Luis Boscán

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                    [post_content] => In a recent paper we investigate the problem of incentivising flexibility in electricity markets. As the share of intermittent renewable energy increases in the generation mix, power systems are exposed to greater levels of uncertainty and risk, which requires planners, policy and business decision makers to incentivise flexibility, that is: their adaptability to unforeseen variations in generation and demand. The greater need for flexibility, along with the fact that its provision is costly, highlights the importance of efficient procurement. As a commodity, flexibility has multiple attributes such as capacity, ramp rate, duration and lead time among which there are complementarities. Additionally, along with traditional sources, which already enable flexibility, a number of business models, such as thermostat-based demand response, aggregators and small storage providers, are emerging in electricity markets and expected to constitute important sources of flexibility in future decentralised power systems. However, due to presence of high transaction costs, relative to the size of resource, the emerging small resources cannot directly participate in an organised electricity market and/or compete. Therefore we ask the fundamental question of how should the provision of flexibility, as a multi-dimensional commodity, be incentivised in this context? We model the procurement of flexibility services from emerging small resources through bilateral contracts in a multidimensional adverse selection setting. We take a normative perspective and show how efficient contracts for flexibility services can be designed given its peculiarity as an economic commodity. Through a simulation analysis we elucidate the applicability of the proposed model and demonstrate the way it can be utilised in, for example, a thermostat based demand response programme.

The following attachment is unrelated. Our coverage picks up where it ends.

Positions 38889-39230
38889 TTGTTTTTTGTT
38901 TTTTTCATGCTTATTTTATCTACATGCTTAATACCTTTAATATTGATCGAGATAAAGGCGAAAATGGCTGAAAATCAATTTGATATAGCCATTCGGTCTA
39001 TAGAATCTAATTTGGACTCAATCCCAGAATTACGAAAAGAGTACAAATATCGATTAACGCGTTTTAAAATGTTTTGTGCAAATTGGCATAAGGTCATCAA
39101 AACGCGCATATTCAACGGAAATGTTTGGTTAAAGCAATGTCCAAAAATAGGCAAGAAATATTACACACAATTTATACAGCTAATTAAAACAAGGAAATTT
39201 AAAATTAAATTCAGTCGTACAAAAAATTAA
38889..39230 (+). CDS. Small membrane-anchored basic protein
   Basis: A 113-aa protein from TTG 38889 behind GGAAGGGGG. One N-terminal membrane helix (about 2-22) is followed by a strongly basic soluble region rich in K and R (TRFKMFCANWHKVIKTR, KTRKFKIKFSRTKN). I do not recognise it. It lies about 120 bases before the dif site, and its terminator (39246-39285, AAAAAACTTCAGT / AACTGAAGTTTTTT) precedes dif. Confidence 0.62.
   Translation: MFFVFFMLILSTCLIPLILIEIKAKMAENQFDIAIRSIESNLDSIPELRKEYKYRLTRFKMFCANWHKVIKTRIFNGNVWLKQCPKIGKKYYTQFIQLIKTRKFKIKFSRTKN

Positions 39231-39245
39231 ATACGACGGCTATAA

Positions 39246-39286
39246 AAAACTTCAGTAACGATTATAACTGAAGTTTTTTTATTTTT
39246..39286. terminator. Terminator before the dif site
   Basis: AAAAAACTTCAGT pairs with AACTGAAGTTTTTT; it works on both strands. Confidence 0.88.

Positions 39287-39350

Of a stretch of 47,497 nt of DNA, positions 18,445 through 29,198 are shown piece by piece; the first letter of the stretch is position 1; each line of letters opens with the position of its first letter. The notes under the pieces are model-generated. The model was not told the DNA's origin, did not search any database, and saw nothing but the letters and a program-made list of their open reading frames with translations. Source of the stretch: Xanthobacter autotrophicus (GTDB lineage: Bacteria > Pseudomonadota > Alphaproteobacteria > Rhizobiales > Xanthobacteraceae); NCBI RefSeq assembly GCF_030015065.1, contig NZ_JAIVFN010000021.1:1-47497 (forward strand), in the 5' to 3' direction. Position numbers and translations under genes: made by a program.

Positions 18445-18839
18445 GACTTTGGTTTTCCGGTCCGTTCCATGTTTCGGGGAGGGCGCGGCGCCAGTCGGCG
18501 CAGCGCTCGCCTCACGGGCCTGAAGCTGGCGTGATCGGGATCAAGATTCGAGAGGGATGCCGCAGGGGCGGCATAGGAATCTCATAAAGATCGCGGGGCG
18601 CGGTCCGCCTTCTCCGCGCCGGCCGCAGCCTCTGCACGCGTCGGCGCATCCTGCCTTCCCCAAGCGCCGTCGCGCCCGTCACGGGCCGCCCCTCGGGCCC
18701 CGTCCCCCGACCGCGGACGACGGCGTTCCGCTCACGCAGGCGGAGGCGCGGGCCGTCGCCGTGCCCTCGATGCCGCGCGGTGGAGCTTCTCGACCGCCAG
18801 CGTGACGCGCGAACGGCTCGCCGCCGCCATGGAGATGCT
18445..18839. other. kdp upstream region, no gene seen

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                    [post_content] => As intermittent renewable resources gain more share in the generation mix, the need for power system flexibility increases more than ever. Parallel to this, technological change and the emergence of new players bringing about innovative solutions are boosting the development of flexibility-enabling business models, adding new activities to the existing supply chain. This chapter reviews the latest developments in these emerging models, ranging from technological to market-based innovation. The main conclusion is that when flexibility becomes scarce in the system, new players with their innovative business models will play an important role in ensuring sufficiency and efficiency of flexibility services.

Boscán, L. and Poudineh, R. (2016). ‘Business models for power system flexibility: new actors, new roles, new rules’, in Sioshansi, F. (ed.), Future of Utilities: Utilities of the Future, Elsevier.
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Latest Publications by Luis Boscán